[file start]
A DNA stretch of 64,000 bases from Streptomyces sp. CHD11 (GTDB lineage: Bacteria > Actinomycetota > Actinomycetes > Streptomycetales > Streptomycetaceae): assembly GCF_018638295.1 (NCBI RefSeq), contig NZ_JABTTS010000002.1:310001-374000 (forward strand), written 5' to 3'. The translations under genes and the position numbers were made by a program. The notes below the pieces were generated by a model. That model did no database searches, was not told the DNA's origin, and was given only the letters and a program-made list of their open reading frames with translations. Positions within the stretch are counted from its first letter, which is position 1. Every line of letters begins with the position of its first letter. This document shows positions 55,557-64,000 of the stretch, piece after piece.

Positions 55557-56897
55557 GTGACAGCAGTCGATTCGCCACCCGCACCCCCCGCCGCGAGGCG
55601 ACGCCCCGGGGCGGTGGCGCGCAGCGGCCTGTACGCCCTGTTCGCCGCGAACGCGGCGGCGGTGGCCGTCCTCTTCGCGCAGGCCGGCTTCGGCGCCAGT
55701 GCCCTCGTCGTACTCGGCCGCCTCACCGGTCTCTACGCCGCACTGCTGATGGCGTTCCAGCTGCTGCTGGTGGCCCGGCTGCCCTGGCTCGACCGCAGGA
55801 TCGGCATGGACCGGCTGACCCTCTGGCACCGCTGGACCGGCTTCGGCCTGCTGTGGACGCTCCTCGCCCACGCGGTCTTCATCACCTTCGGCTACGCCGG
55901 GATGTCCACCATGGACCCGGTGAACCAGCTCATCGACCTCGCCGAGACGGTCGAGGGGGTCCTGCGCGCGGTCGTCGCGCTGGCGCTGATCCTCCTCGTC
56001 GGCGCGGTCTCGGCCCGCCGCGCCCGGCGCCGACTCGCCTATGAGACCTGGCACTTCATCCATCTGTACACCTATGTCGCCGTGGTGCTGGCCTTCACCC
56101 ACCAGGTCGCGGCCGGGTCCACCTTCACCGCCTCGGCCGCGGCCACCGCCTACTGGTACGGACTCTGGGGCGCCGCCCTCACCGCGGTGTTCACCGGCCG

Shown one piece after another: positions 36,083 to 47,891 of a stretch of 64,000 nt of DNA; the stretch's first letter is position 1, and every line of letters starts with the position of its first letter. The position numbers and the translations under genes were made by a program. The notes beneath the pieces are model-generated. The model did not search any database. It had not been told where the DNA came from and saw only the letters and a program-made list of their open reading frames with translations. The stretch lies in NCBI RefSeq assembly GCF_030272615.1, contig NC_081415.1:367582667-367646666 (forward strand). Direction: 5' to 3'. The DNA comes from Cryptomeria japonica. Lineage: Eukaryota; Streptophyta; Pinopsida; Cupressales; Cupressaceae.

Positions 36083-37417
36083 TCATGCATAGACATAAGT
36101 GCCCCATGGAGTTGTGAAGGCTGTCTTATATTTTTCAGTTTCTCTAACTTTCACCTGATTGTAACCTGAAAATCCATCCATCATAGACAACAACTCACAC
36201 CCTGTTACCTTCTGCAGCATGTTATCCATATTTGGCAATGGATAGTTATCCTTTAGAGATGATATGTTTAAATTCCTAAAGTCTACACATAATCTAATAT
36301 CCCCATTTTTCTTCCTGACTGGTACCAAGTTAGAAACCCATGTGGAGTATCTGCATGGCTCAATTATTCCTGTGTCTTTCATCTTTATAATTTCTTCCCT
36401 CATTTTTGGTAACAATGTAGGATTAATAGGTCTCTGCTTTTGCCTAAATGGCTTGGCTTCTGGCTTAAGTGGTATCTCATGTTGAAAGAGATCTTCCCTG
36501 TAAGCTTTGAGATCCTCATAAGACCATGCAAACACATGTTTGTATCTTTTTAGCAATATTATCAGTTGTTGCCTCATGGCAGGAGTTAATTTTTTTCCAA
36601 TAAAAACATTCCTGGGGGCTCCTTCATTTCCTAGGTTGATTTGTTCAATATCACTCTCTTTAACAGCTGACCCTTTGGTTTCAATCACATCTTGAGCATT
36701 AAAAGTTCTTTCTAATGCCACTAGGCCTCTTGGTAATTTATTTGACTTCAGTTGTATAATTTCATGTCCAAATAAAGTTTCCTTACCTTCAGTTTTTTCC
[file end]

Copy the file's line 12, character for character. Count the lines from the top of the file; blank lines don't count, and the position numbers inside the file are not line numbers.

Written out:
36083 TCATGCATAGACATAAGT